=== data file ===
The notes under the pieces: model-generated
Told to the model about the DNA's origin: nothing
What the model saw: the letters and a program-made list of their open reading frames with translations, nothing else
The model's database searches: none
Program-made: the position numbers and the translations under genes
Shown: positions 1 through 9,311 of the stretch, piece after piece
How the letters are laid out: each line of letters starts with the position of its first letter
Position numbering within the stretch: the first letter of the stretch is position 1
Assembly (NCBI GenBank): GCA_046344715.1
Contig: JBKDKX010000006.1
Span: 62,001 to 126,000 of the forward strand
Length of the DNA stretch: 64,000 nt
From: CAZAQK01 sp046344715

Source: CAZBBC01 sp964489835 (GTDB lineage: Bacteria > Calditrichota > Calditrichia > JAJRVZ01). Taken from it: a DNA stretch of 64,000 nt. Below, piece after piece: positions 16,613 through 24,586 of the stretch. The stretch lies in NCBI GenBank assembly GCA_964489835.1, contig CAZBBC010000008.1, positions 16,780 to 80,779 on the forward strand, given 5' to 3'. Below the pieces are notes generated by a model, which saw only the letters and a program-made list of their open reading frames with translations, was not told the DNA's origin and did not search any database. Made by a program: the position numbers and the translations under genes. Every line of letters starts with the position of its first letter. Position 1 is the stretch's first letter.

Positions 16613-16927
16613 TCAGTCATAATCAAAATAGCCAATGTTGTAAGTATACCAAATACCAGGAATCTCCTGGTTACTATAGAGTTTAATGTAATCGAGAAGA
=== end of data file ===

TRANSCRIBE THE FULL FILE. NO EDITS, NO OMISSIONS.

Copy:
The notes under the pieces: model-generated
Told to the model about the DNA's origin: nothing
What the model saw: the letters and a program-made list of their open reading frames with translations, nothing else
The model's database searches: none
Program-made: the position numbers and the translations under genes
Shown: positions 1 through 9,311 of the stretch, piece after piece
How the letters are laid out: each line of letters starts with the position of its first letter
Position numbering within the stretch: the first letter of the stretch is position 1
Assembly (NCBI GenBank): GCA_046344715.1
Contig: JBKDKX010000006.1
Span: 62,001 to 126,000 of the forward strand
Length of the DNA stretch: 64,000 nt
From: CAZAQK01 sp046344715

Source: CAZBBC01 sp964489835 (GTDB lineage: Bacteria > Calditrichota > Calditrichia > JAJRVZ01). Taken from it: a DNA stretch of 64,000 nt. Below, piece after piece: positions 16,613 through 24,586 of the stretch. The stretch lies in NCBI GenBank assembly GCA_964489835.1, contig CAZBBC010000008.1, positions 16,780 to 80,779 on the forward strand, given 5' to 3'. Below the pieces are notes generated by a model, which saw only the letters and a program-made list of their open reading frames with translations, was not told the DNA's origin and did not search any database. Made by a program: the position numbers and the translations under genes. Every line of letters starts with the position of its first letter. Position 1 is the stretch's first letter.

Positions 16613-16927
16613 TCAGTCATAATCAAAATAGCCAATGTTGTAAGTATACCAAATACCAGGAATCTCCTGGTTACTATAGAGTTTAATGTAATCGAGAAGA